The Colorado Attorney General’s Office has advised consumers to review credit account bills and statements carefully for fees and charges that appear to be unreasonable or excessive. The Uniform Consumer Credit Code is the state law that limits fees and charges that can be added to consumer credit transactions. The Attorney General’s Office, through the UCCC administrator, licenses non-bank lenders subject to that law and takes legal action to enforce it.
Attorney General Ken Salazar suggests consumers review credit statements each month for unusual charges. On most consumer credit transactions that are covered by Colorado’s UCCC law, fees are limited and must be contracted for in the loan agreement. For example, a late payment fee of $15 is permitted after a consumer is more than 10 days late in making a payment. On high-cost second and other junior lien mortgage loans with annual percentage rates of more than 12 percent, the late fee is limited to a maximum of 5 percent of the unpaid installment. Lenders subject to Colorado’s credit laws may not charge consumers for alternative payment methods such as making a payment over the internet, by credit card, or by telephone if the lender chooses to or offers to accept payments by these methods. In addition, lenders may not charge fees for locating or appraising collateral before determining whether to repossess it.
It is important to remember, however, that the UCCC’s fee limitations do not apply to first mortgage loans or loans originated by out-of-state national banks, including credit cards issued by them.
The Attorney General’s Office recently resolved two cases against lenders and mortgage servicers involving excessive fees that illustrate the need for consumers to review their statements and the limits Colorado law places on many credit lenders. In mid-July, the Attorney General’s Office settled an administrative case against Fairbanks Capital Corp., now known as Select Portfolio Servicing, Inc., of Salt Lake City, Utah, arising from a 2003 compliance examination. Fairbanks typically services mortgage loans originated or owned by others. Fairbanks was cited for charging excessive or illegal fees for “speed pay” or “EZ pay” fees when a consumer made a payment online or by telephone, late payment, faxing documents, providing payoff quotes or payment histories, and for other services. Although Fairbanks did not admit any wrongdoing, it agreed to comply with the UCCC and paid a $200,000 penalty to the Attorney General’s Office for consumer and creditor education and examination costs.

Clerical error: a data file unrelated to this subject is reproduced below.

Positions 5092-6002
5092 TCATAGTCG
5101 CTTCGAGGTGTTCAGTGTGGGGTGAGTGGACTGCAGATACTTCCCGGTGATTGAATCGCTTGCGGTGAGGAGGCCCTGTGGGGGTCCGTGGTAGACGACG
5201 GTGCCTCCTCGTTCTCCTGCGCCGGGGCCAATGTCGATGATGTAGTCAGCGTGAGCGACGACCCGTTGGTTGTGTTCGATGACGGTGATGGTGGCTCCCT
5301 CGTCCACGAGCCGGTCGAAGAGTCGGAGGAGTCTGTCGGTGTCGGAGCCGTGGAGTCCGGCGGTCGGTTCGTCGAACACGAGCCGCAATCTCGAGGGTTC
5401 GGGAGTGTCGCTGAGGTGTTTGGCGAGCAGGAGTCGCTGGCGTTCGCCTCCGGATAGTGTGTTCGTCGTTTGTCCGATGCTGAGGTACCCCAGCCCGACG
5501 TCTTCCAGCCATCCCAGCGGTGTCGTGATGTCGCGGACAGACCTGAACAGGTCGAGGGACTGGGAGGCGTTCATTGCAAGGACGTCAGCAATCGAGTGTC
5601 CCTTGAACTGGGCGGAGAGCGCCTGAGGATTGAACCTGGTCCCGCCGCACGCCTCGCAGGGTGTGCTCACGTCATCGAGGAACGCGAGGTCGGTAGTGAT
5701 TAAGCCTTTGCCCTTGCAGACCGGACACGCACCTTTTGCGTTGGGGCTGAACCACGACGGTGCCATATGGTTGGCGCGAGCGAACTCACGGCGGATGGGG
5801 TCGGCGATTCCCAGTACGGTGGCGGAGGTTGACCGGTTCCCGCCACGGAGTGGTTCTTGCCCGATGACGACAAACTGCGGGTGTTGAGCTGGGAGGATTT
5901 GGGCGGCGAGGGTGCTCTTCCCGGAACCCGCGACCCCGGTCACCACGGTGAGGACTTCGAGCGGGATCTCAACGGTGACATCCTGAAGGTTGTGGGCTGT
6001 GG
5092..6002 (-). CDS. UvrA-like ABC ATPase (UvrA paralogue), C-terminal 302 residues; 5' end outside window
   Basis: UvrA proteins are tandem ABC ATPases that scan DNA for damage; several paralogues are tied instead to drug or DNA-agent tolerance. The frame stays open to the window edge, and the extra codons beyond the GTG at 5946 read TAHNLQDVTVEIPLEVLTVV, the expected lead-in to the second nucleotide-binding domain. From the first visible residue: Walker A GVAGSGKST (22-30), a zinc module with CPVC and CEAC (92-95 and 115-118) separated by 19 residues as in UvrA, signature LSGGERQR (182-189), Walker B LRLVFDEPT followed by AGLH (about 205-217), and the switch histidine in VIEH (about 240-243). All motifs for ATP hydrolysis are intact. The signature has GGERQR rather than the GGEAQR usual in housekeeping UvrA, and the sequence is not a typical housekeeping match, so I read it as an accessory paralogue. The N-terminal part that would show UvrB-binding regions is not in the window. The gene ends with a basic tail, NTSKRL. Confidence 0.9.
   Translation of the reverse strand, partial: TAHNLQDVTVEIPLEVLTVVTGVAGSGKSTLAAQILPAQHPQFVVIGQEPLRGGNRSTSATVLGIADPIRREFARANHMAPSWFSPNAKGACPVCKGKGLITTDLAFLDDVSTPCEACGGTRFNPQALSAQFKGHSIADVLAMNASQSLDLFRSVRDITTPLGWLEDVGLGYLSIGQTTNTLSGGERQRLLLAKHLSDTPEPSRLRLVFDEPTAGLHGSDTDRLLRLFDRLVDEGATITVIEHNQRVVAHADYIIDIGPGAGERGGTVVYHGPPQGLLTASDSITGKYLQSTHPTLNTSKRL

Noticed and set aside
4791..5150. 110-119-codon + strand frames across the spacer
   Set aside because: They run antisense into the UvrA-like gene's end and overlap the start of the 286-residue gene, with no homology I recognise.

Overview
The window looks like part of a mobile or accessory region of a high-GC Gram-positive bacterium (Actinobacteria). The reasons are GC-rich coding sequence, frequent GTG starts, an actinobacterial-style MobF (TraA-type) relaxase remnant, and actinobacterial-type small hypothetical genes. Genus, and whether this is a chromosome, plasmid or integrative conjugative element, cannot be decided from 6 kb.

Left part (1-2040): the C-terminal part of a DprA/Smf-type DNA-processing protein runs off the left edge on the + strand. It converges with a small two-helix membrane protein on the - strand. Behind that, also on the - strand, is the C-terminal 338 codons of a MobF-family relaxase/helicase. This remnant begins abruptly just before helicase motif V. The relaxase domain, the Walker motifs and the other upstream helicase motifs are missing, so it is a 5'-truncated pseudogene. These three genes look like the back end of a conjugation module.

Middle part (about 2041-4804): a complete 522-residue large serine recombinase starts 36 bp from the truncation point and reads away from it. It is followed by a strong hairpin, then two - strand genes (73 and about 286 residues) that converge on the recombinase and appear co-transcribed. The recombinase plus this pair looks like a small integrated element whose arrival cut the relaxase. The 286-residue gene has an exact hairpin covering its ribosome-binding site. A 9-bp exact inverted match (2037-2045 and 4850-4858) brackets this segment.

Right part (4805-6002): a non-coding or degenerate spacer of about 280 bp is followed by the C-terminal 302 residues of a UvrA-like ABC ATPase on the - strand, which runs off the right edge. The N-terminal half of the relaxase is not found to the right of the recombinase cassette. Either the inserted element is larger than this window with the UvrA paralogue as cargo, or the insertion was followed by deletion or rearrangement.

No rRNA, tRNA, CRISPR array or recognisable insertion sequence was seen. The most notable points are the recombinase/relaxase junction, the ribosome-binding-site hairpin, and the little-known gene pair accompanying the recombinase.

Fairbanks also was the subject of consumer complaints nationwide about poor mortgage loan servicing on sub-prime loans including allegations that it posted timely payments late resulting in delinquency fees or additional interest, added casualty insurance to mortgage loans when consumers already had their own insurance in place, and collected improper delinquency and other fees. In May 2004, a federal district court in Massachusetts approved a settlement between Fairbanks, the Federal Trade Commission, and the U. S. Department of Housing and Urban Development to resolve those complaints. Under the terms of the national settlement, Fairbanks will pay $40 million in restitution to consumers nationwide within the next few months.
Also earlier this month, the Attorney General’s Office settled a case involving the servicing practices of Onyx Acceptance Corporation of Foothill Ranch, California. Onyx purchases retail installment contracts from automobile dealers and collects payments due under those contracts. The settlement requires Onyx to make refunds or account credits to Colorado customers for internet and telephone payment fees that exceeded $3.50 (the average third-party cost for such payments), late fees that exceeded those permitted by the UCCC, and investigation fees for locating and verifying collateral or hand-delivering default notices. These refunds and credits may total approximately $100,000 and involve over 3,500 consumers in Colorado. Onyx began refunding these amounts over the last few months and will complete the process by August 1, 2004. Onyx paid the Attorney General’s Office a $15,000 penalty in connection with the settlement and did not admit any wrongdoing.
The UCCC Administrator licenses over 1,850 finance companies, subprime second mortgage lenders, and payday lenders. Consumers with questions about allowable fees and charges on credit transactions may visit the Attorney General’s Web site at www.ago.state.co.us/uccc/uccchome.htm or call (303) 866-4494.